Germination temperature: 40 F to 85 F
- Optimum around 75 F.
Days to emergence: 9 to 13
- 9 days when soil is 60 F. 13 days at 50 F. May take as long as 4 to 5 weeks at 40 F.
Seed can be saved 3 years.
Sow seed in spring as soon as you can work the soil - as early as late
March or early April depending on how quickly the soil warms and dries.
Peas planted in cold soil (40 F) are slow to germinate. Later plantings
made when the soil is warmer (60 F or more) often catch up quickly with
earlier plantings. Use raised beds if your soil is slow to drain.
additional plantings through early- to mid- May, or plant varieties
with different maturity dates to increase the harvest period.
seeds 1 to 2 inches deep, 1 to 4 inches apart in rows 18 inches apart.
Or sow about 1 inch apart in a 3-inch-wide band (about 25 seeds per
foot). Shallow planting is best when soils are cool
and wet. Plant deeper if soil is dry. A quick way to seed is to make a
furrow or trench with a hoe, place seed in the furrow, cover and firm.
Do not thin.
Erect trellis for tall-growing, vining types at
planting using chicken wire, brush or other suitable trellis material.
If trellising, increase row spacing to 4 to 6 feet.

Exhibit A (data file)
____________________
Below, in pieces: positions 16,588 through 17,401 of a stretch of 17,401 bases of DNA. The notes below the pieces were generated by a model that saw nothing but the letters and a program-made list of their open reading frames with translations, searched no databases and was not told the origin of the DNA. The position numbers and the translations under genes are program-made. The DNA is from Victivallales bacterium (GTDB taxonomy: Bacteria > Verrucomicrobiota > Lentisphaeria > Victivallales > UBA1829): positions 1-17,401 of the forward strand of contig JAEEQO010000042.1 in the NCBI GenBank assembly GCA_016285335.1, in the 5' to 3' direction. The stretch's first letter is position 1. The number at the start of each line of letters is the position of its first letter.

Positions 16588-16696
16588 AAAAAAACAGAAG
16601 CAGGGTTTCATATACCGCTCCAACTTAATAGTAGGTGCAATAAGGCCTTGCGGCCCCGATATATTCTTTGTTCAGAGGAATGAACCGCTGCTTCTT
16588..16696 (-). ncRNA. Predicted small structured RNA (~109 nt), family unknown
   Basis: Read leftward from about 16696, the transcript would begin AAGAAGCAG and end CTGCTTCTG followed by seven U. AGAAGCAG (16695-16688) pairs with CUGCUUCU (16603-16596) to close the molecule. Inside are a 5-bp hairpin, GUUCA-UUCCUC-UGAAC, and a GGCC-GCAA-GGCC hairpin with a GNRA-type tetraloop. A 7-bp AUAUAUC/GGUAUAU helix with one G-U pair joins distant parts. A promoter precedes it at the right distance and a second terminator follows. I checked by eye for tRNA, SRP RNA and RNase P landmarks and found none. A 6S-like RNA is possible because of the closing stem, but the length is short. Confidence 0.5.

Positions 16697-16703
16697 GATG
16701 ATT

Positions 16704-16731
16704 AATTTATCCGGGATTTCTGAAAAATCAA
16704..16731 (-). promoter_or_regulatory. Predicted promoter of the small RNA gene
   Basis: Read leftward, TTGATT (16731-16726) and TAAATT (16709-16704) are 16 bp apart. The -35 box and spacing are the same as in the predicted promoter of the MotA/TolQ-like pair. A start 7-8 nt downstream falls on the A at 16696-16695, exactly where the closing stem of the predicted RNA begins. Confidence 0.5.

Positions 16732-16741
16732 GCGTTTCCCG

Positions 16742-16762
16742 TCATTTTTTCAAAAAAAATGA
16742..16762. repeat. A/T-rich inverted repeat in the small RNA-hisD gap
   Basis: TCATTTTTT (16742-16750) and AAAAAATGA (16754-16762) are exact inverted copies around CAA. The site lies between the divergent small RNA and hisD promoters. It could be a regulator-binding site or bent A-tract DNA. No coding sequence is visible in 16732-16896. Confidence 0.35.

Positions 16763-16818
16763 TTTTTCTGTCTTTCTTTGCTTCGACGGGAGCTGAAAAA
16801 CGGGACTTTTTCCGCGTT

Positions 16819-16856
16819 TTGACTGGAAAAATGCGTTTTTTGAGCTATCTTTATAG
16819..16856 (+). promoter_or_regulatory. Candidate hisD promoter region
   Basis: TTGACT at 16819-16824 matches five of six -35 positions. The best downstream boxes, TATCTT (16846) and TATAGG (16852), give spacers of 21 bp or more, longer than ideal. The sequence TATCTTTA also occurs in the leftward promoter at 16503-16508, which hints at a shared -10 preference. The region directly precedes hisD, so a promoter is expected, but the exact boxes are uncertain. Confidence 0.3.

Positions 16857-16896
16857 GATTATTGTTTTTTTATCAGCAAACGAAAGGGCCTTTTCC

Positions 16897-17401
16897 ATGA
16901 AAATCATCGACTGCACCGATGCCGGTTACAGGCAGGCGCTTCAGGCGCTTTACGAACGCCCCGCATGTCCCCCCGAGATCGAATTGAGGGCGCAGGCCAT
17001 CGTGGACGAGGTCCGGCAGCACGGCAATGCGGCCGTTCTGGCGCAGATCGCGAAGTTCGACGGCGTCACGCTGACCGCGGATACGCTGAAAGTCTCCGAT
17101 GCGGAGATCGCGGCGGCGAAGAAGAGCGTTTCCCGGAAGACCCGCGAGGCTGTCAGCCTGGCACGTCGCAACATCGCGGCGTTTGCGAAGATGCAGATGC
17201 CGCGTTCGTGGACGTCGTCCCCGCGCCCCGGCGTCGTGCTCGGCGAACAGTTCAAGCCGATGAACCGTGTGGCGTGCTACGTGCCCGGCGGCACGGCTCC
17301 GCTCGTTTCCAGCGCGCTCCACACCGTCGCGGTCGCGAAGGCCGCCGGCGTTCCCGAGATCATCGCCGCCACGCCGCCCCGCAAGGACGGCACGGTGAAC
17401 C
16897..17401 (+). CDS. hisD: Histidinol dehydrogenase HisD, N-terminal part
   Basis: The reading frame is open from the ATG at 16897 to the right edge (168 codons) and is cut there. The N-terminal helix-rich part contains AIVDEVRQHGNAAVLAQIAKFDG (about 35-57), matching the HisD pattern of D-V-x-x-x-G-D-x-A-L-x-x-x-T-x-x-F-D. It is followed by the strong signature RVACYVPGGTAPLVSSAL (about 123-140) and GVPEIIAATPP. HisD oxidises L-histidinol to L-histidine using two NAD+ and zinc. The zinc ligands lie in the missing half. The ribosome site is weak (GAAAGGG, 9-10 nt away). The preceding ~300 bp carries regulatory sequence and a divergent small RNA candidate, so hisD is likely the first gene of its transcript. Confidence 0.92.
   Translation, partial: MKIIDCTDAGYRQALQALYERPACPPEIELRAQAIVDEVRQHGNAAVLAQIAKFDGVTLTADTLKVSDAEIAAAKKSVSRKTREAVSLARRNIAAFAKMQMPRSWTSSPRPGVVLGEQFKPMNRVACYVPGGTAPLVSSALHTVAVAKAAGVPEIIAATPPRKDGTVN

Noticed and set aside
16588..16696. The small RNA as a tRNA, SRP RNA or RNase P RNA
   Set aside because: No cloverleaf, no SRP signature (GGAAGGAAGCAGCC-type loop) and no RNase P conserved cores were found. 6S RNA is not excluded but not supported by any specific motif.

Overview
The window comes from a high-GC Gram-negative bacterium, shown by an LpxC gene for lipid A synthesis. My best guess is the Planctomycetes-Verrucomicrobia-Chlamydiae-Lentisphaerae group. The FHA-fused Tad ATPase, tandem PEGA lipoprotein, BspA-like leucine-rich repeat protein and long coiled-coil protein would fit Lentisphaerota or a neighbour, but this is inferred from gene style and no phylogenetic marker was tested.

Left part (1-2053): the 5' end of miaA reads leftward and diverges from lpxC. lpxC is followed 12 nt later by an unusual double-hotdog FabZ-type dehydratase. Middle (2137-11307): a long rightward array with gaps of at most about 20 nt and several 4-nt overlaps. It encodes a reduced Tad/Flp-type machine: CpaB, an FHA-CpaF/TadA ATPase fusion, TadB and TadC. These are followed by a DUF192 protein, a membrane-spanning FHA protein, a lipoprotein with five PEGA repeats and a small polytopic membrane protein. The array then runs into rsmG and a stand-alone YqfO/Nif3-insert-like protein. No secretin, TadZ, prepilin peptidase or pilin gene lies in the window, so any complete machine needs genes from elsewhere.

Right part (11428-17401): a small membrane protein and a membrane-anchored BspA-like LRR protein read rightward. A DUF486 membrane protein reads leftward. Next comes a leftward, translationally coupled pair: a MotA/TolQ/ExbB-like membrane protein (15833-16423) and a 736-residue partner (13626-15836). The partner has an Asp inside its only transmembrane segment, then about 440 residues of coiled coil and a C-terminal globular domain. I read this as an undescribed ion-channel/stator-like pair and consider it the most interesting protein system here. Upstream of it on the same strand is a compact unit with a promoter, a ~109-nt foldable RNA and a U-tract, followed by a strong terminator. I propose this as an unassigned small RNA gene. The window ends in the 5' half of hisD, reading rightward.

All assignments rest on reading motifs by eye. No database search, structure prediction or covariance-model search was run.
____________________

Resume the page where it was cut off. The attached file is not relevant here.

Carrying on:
Keep soil moist, but avoid heavy watering during flowering, which can interfere with pollination.
peas with fast-growing cool-season crops such as spinach or radishes.
After final harvest, follow with late squash plantings or
fall-harvested cool-season crops such as broccoli, leeks or potatoes.
fall crops about 8 to 10 weeks before first frost date. Fall crops can
be disappointing if hot weather persists. Powdery-mildew-resistant
varieties are best for fall crops.
Do not use high-nitrogen
fertilizers. Too much nitrogen will result in lush foliage but poor
flowering and fruiting. Inoculation with rhizobia bacteria may be
beneficial if peas have not been grown in the past.
Do not plant
peas in the same place more than once in every 4 years. Avoid planting
where in places where peas have suffered before from root rot.
Seed decay and seedling root rot - Locate new plants in a part of the
garden different from previous year's location. Plant as early as
possible. Improve soil drainage.
- Locate new plants in a part of the garden different from previous
year's location. Plant as early as possible. Improve soil drainage
mildew - Avoid wetting foliage if possible. Water early in the day so
aboveground plant parts will dry as quickly as possible. Avoid crowding
plants. Space apart to allow air circulation. Eliminate weeds around
plants and garden area to improve air circulation. Practice plant
sanitation. When plants are not wet, carefully remove and destroy or
discard affected plant parts. In autumn, rake and dispose of all fallen
or diseased leaves and fruit.